How to cope with writer’s block: Begin with ‘Dear Mother’
New Yorker essayist John McPhee shares his advice for dealing with writing paralysis.
You try one sentence, then delete it. You try again; still nothing. Panic rises, and you begin imagining that your colleagues have found you out.
“How did she get this job? She’s not a writer!”
There’s a name for this condition, this feeling of helplessness when words won’t come.
In the April issue of The New Yorker, the 82-year-old essayist and Pulitzer Prize winner John McPhee shares the advice he’s given to former students and to his daughter, the novelist Jenny McPhee.
Say you’re writing about a grizzly bear and the words won’t come, writes McPhee.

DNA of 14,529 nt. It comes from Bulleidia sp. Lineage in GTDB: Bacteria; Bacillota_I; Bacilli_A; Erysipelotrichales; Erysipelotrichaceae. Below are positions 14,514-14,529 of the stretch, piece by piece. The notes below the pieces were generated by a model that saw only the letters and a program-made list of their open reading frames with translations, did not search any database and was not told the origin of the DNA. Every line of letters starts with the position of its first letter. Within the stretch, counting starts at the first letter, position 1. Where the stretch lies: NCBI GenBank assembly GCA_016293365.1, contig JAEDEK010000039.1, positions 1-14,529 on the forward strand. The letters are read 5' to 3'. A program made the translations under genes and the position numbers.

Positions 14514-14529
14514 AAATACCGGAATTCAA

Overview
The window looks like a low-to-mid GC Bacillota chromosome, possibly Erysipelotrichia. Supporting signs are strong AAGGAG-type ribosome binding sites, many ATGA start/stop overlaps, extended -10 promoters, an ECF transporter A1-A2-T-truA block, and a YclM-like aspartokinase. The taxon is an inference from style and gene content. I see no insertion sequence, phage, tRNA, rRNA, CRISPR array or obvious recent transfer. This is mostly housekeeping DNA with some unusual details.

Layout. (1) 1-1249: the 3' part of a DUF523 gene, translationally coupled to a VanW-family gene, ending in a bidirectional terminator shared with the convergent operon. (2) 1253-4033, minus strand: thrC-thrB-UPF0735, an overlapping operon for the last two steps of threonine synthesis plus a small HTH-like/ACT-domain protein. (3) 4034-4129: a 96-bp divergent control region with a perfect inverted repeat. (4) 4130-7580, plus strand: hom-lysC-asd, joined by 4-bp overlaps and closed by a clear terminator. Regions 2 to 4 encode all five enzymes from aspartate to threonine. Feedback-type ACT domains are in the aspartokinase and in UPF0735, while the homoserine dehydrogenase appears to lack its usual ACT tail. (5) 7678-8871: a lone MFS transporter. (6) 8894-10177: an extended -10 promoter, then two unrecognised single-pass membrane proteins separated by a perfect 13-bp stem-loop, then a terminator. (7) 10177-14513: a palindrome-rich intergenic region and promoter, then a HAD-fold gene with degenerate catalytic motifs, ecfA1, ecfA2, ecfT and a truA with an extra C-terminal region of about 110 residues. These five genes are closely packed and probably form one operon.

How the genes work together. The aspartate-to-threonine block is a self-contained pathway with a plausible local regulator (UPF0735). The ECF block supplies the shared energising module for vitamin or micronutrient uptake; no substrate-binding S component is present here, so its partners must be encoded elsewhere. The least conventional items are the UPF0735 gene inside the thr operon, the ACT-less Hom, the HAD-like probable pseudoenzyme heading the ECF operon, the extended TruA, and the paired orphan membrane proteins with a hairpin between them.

Type this salutation across the top of the page: “Dear Mother…”
This is terrific advice, and it thrills me that it comes from one of our greatest living writers.
I have often taught the same technique in my Advanced Writing and Editing workshops with longtime colleague Jim Ylisela.
Become a Ragan Insider member to read this article and all other archived content.Sign up today
Already a member? Log in here.
Learn more about Ragan Insider.